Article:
Lights Out for Rio Tinto Alcan Plant: What Plant Starts and Shutdowns Say About Energy Policy – Part Two

The first part of this story appears here.

Century Aluminum, Rio Tinto Alcan and Alcoa all find themselves in a similar position with regard to shedding higher-cost smelting capacity.  This piece discusses Alcoa’s move to cut approximately 12 percent of its higher cost smelting capacity. We caught up with Jorge Vazquez of Harbor Aluminum to get his take on some of the more subtle (or not-so-subtle) aspects of these capacity curtailments.

MetalMiner: What is your take on the reason behind these closures and threat of future closures? Do you think any of this is due to actual contracting aluminum demand?

Harbor: Demand is not contracting. It didn’t contract last year and it isn’t contracting this year. The industry had 7 percent growth last year and 7-8 percent this year. These closures relate to both price and cost. On one side of the equation – aluminum prices remain really low (compared to key metrics) and on the other hand, we continue to face 7-10 percent inflation in the industry (e.g. production costs). The combination of these factors has really put pressure on capacity utilization. Fourth quarter earnings results show Alcoa has lost money. Century is losing money, UC Rusal and Rio Tinto Alcan have all lost money. It has been a tough fourth quarter. We expect the same situation for the first quarter and the situation could get worse. Earnings season begins in two weeks. We expect more curtailment announcements because of profitability.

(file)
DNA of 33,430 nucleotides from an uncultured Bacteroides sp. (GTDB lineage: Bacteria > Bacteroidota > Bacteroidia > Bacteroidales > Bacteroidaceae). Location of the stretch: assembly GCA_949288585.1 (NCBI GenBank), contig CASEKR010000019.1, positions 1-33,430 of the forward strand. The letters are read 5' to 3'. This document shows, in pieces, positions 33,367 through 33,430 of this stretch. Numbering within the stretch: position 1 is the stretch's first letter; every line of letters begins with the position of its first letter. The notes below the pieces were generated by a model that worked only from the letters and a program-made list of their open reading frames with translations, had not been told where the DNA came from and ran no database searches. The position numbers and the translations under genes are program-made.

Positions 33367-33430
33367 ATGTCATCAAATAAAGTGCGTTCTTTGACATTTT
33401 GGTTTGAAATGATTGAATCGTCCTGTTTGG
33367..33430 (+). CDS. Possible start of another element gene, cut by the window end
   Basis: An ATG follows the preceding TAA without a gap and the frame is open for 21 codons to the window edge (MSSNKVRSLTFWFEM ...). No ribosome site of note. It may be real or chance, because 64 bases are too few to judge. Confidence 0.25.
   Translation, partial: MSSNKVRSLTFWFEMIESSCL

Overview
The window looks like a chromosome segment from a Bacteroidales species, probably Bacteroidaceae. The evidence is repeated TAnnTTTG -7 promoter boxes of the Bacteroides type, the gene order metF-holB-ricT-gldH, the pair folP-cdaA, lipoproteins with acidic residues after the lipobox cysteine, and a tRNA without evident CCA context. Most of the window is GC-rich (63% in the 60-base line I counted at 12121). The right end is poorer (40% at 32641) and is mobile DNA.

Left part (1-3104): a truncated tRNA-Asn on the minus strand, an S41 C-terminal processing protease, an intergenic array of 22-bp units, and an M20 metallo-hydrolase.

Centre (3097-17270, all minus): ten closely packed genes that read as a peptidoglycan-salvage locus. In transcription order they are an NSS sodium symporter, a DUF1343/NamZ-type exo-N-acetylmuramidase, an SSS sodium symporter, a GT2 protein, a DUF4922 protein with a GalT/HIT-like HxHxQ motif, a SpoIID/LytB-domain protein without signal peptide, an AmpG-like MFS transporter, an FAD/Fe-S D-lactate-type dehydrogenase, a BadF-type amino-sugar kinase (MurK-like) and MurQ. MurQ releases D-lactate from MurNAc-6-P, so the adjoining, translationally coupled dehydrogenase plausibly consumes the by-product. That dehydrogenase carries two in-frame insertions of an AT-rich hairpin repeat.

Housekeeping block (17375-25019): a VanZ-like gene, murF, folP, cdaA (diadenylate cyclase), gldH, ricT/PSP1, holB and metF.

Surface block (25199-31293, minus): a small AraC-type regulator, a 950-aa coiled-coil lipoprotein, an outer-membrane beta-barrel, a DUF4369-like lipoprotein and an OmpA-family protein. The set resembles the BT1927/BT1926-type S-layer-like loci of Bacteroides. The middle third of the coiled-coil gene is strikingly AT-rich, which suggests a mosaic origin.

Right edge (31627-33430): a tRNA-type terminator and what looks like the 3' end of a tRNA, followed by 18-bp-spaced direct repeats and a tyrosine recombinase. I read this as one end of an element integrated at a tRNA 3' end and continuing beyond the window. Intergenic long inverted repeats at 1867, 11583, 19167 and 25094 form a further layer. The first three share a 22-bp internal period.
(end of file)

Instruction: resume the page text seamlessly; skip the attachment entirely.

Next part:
MM: We always appreciate the various lenses you use to analyze the market. How do you think about the aluminum market in context of production costs by global market?

Harbor: There are essentially a couple of ways to analyze the market: a global view, China and the ROW (rest of the world). The Shanghai Futures Exchange plays inside the China market and the rest of the world looks at the LME. Here we see two big drivers, both related to the cost of production.

Most of the smelters in the rest of the world rely upon long-term energy contracts. These contracts, most of them anyway, reflect energy prices of the past. As these contracts expire, the starting point of negotiations for new contracts appears much higher than the past. The combination of re-pricing of energy products plus an extra burden of a CO2 tax which starts in 2013 and 2014 (and also in Australia) have impacted all producers with global operations such as Alcoa, Hydro and Rio Tinto, among others. It makes no sense to continue to invest in a smelter with an unfavorable cost position.  Producers should invest only where energy prices remain not much of an issue. The bottom line to us – the Middle East represents the only viable place to add production capability. That’s why you don’t see any expansions going on anywhere. And why you don’t see curtailments in the States. Cheap natural gas and no CO2 emission legislation have helped.

Europe and now Australia remain the most challenged with both higher energy prices and a CO2 tax. Brazil will follow suit because of higher energy prices, though they lack the CO2 tax. The current spot price is four times higher than the long-term contracts. Brazil has been curtailing output since 2009.

We’ll post a follow-up piece to this series examining the steel market shortly.

(Editor’s Note: Meet Jorge Vazquez in person at Harbor’s China Aluminum Conference on April 23 or at Harbor’s 5th Aluminum Outlook Summit)

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